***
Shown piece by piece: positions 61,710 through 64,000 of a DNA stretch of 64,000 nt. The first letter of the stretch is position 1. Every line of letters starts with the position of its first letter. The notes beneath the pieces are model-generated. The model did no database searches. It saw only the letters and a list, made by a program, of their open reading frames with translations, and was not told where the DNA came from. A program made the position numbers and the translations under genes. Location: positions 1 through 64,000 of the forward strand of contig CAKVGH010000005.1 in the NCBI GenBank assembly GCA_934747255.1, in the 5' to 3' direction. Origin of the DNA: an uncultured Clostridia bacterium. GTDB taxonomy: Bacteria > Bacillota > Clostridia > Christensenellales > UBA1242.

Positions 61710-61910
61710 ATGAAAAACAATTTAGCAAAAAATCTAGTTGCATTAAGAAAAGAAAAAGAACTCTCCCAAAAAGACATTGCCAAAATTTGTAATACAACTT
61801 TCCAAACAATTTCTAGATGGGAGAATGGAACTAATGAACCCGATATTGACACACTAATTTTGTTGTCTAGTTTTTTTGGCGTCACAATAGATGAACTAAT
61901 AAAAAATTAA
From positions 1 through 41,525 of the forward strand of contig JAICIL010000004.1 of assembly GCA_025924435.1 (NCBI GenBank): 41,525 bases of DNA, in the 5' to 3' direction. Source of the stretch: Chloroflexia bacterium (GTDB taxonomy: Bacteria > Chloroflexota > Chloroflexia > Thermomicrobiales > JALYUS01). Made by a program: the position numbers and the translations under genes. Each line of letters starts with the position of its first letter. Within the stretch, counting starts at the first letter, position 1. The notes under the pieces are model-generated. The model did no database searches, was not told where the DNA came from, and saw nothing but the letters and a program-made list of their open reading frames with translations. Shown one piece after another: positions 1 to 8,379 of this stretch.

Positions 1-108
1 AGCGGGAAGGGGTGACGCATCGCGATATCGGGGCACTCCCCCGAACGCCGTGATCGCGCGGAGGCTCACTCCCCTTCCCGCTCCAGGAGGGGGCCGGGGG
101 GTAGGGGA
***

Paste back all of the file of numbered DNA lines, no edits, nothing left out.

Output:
Shown piece by piece: positions 61,710 through 64,000 of a DNA stretch of 64,000 nt. The first letter of the stretch is position 1. Every line of letters starts with the position of its first letter. The notes beneath the pieces are model-generated. The model did no database searches. It saw only the letters and a list, made by a program, of their open reading frames with translations, and was not told where the DNA came from. A program made the position numbers and the translations under genes. Location: positions 1 through 64,000 of the forward strand of contig CAKVGH010000005.1 in the NCBI GenBank assembly GCA_934747255.1, in the 5' to 3' direction. Origin of the DNA: an uncultured Clostridia bacterium. GTDB taxonomy: Bacteria > Bacillota > Clostridia > Christensenellales > UBA1242.

Positions 61710-61910
61710 ATGAAAAACAATTTAGCAAAAAATCTAGTTGCATTAAGAAAAGAAAAAGAACTCTCCCAAAAAGACATTGCCAAAATTTGTAATACAACTT
61801 TCCAAACAATTTCTAGATGGGAGAATGGAACTAATGAACCCGATATTGACACACTAATTTTGTTGTCTAGTTTTTTTGGCGTCACAATAGATGAACTAAT
61901 AAAAAATTAA
From positions 1 through 41,525 of the forward strand of contig JAICIL010000004.1 of assembly GCA_025924435.1 (NCBI GenBank): 41,525 bases of DNA, in the 5' to 3' direction. Source of the stretch: Chloroflexia bacterium (GTDB taxonomy: Bacteria > Chloroflexota > Chloroflexia > Thermomicrobiales > JALYUS01). Made by a program: the position numbers and the translations under genes. Each line of letters starts with the position of its first letter. Within the stretch, counting starts at the first letter, position 1. The notes under the pieces are model-generated. The model did no database searches, was not told where the DNA came from, and saw nothing but the letters and a program-made list of their open reading frames with translations. Shown one piece after another: positions 1 to 8,379 of this stretch.

Positions 1-108
1 AGCGGGAAGGGGTGACGCATCGCGATATCGGGGCACTCCCCCGAACGCCGTGATCGCGCGGAGGCTCACTCCCCTTCCCGCTCCAGGAGGGGGCCGGGGG
101 GTAGGGGA